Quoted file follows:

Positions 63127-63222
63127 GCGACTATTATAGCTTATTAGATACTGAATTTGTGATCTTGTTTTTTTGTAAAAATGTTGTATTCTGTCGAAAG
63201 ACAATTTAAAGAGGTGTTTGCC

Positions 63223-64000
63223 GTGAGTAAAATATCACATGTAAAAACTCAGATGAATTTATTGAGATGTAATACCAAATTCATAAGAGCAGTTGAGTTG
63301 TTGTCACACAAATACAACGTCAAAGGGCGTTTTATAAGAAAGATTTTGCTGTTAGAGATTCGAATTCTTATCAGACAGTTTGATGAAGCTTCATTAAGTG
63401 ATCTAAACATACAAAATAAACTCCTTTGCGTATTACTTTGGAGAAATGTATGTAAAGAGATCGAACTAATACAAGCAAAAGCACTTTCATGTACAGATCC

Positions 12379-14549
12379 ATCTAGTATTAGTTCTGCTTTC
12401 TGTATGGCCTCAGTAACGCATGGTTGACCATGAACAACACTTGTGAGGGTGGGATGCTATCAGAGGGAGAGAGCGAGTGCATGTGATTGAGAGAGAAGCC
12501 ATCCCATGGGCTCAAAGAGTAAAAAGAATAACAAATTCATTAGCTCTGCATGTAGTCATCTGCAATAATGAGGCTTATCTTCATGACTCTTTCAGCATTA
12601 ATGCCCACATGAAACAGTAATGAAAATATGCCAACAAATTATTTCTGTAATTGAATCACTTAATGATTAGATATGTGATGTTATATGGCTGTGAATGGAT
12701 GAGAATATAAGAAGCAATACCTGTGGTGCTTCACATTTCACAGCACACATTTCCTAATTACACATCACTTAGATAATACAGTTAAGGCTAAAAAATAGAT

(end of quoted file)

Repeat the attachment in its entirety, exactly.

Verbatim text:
Positions 63127-63222
63127 GCGACTATTATAGCTTATTAGATACTGAATTTGTGATCTTGTTTTTTTGTAAAAATGTTGTATTCTGTCGAAAG
63201 ACAATTTAAAGAGGTGTTTGCC

Positions 63223-64000
63223 GTGAGTAAAATATCACATGTAAAAACTCAGATGAATTTATTGAGATGTAATACCAAATTCATAAGAGCAGTTGAGTTG
63301 TTGTCACACAAATACAACGTCAAAGGGCGTTTTATAAGAAAGATTTTGCTGTTAGAGATTCGAATTCTTATCAGACAGTTTGATGAAGCTTCATTAAGTG
63401 ATCTAAACATACAAAATAAACTCCTTTGCGTATTACTTTGGAGAAATGTATGTAAAGAGATCGAACTAATACAAGCAAAAGCACTTTCATGTACAGATCC

Positions 12379-14549
12379 ATCTAGTATTAGTTCTGCTTTC
12401 TGTATGGCCTCAGTAACGCATGGTTGACCATGAACAACACTTGTGAGGGTGGGATGCTATCAGAGGGAGAGAGCGAGTGCATGTGATTGAGAGAGAAGCC
12501 ATCCCATGGGCTCAAAGAGTAAAAAGAATAACAAATTCATTAGCTCTGCATGTAGTCATCTGCAATAATGAGGCTTATCTTCATGACTCTTTCAGCATTA
12601 ATGCCCACATGAAACAGTAATGAAAATATGCCAACAAATTATTTCTGTAATTGAATCACTTAATGATTAGATATGTGATGTTATATGGCTGTGAATGGAT
12701 GAGAATATAAGAAGCAATACCTGTGGTGCTTCACATTTCACAGCACACATTTCCTAATTACACATCACTTAGATAATACAGTTAAGGCTAAAAAATAGAT